Ministry of External Affairs (MEA) reverses decision to issue orange passport: Tracking how and why this govt move was criticised and withdrawn
After the central government came under a lot of criticism, the Ministry of External Affairs (MEA) on Tuesday reversed its earlier decisions and announced that it would not issue a separate orange-coloured passport to people requiring emigration check and would continue printing personal details on the last page of the booklet.
On 12 January, the External Affairs Ministry had decided not to print the last page of the passport with the address of the holder. The last page of the passport includes the father or legal guardian’s name, the names of the holder’s mother, spouse and their address. It further decided to issue a separate orange-coloured passport to people with Emigration Check Required (ECR) status. Emigration check is required for passport holders, not having education beyond Class X, and having less than taxable income, who seek migration for employment.
“As the last page of the passport would not be printed now, the passport holders with ECR status would be issued a passport with orange passport jacket and those with non-ECR status would continue to get a blue passport,” an MEA statement had said. Two days later, Kerala chief minister Pinarayi Vijayan also asked the Centre to “rectify” its decision to allot two different colours for passports, saying it amounted to violation of the Fundamental Right to Equality guaranteed to a citizen under the Constitution.
“The decision will discriminate between ordinary workers and educated ones,” Vijayan had said. He had also said that this would lead to a situation wherein those who have not passed the tenth standard would be considered as second class citizens. The Kerala chief minister had said that a majority of persons going abroad from the country were ordinary workers, including those who have not completed tenth standard.”You can see such persons even in business community…if separate colour passport is issued to them and they go abroad, it would create an impression that they are second class citizens,” he had said. And on Monday, a day before the government rescinded its decision, the Kerala High Court issued a notice to the central government on PIL challenging its decision.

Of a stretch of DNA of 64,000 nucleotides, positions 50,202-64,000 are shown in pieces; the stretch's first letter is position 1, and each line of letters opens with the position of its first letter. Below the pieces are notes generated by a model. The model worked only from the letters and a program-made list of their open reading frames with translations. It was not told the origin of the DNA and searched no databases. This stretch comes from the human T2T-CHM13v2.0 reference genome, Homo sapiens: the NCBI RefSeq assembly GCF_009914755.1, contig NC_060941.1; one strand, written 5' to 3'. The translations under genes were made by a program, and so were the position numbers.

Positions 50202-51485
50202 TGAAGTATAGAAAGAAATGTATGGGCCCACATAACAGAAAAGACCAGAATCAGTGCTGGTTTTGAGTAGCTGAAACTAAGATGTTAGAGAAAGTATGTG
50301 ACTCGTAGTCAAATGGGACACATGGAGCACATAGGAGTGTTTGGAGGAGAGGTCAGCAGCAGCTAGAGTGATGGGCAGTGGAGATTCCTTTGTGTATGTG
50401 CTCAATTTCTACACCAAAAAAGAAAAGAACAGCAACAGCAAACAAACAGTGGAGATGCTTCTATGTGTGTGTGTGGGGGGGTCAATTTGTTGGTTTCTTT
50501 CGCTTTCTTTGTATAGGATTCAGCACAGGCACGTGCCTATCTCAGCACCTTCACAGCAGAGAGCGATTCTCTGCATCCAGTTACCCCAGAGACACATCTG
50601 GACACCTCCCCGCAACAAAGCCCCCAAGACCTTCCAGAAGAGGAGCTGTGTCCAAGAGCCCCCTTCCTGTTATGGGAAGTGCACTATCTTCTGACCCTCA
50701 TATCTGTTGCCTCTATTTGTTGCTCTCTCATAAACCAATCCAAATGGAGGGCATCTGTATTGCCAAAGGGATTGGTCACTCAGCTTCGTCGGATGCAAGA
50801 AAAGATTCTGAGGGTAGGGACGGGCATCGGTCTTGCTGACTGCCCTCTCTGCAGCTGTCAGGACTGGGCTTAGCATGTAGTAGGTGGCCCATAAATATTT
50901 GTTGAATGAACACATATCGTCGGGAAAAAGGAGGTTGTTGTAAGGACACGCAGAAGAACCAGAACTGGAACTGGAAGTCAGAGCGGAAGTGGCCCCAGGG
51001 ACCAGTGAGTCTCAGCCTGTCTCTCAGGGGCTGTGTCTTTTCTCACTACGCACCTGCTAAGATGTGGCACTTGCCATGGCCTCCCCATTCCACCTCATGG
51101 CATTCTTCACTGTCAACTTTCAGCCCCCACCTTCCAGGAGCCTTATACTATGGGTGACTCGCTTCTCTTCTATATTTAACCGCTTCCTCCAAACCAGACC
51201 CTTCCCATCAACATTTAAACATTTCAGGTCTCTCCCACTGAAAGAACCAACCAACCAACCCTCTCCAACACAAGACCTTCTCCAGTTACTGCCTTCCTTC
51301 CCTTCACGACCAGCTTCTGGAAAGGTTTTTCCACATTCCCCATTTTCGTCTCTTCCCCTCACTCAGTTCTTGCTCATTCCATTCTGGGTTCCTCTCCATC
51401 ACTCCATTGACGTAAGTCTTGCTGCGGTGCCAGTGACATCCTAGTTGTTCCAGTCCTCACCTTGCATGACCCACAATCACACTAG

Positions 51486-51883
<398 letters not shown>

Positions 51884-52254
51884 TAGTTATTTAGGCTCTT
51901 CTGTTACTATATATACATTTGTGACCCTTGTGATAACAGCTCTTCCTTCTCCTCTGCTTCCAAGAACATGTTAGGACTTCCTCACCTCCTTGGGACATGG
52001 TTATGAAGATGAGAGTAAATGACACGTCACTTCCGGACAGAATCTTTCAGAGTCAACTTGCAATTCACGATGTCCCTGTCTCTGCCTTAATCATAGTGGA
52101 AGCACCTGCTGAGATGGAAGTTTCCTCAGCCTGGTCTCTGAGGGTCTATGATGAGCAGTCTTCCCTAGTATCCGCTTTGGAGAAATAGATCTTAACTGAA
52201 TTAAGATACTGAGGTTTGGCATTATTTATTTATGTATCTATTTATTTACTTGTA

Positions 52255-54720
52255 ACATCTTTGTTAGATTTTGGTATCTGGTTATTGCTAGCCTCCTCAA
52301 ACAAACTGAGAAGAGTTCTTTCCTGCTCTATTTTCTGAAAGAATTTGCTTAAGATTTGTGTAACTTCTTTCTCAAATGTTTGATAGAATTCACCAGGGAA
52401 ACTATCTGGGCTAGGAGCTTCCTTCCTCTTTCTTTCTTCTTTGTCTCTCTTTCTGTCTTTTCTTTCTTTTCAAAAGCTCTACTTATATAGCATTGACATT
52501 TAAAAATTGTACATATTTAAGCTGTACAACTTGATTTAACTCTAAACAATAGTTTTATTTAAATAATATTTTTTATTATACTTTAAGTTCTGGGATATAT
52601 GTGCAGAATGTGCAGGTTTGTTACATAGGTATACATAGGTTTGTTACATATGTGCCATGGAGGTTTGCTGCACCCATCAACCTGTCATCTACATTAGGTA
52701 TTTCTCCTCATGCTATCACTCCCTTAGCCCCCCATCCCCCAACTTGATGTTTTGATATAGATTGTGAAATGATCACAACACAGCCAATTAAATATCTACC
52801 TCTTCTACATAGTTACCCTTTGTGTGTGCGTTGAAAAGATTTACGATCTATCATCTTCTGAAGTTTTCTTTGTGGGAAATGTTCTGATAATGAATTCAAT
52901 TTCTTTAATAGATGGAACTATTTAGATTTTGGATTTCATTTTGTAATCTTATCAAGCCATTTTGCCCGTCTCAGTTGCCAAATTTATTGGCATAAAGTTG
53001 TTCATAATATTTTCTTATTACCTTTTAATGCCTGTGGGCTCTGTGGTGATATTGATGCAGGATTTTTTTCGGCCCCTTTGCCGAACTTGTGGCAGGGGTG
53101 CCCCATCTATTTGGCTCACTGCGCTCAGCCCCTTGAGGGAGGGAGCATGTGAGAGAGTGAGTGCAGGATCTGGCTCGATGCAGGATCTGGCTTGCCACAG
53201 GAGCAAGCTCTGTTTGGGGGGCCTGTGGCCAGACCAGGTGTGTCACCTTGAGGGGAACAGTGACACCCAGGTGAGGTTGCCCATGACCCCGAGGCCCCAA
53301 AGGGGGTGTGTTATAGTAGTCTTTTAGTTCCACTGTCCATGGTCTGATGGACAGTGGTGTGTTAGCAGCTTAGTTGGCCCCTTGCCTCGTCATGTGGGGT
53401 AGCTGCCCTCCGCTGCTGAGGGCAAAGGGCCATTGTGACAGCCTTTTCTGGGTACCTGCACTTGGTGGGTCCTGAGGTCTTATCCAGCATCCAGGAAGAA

In his plea, lawyer Shamsudin Karunagappally had argued that such a move would lead to segregation of people with low education and low economic status. The petitioner had contended that the move would make their underprivileged status known publicly through separate colour code. It is a grave invasion of their fundamental right to privacy and dignity, he had said.
There is no rational objective to be achieved through this segregation. It is demeaning and shockingly violative of the principle of equality, the petitioner had said. The move will create practical hardships to migrant workers, as the chances of harassment and exploitation will increase when their vulnerable status is made apparent on the passport through separate colour code, he had alleged. The petitioner was also aggrieved by the government’s decision to omit last page of the passport containing details including the holder’s address. The decision to reverse the original decisions was taken at a meeting, chaired by External Affairs Minister Sushma Swaraj and attended by one of her two deputies VK Singh among others.
“The MEA has received several individual and collective representations requesting to reconsider these two decisions…the decision of the MEA on both these issues was reviewed in the light of these representations,” the MEA said in a statement. After comprehensive discussions with the various stakeholders, “the MEA has decided to continue with the current practice of printing of the last page of the passport and not to issue a separate passport with orange colour jacket to ECR passport holders”, the release had said.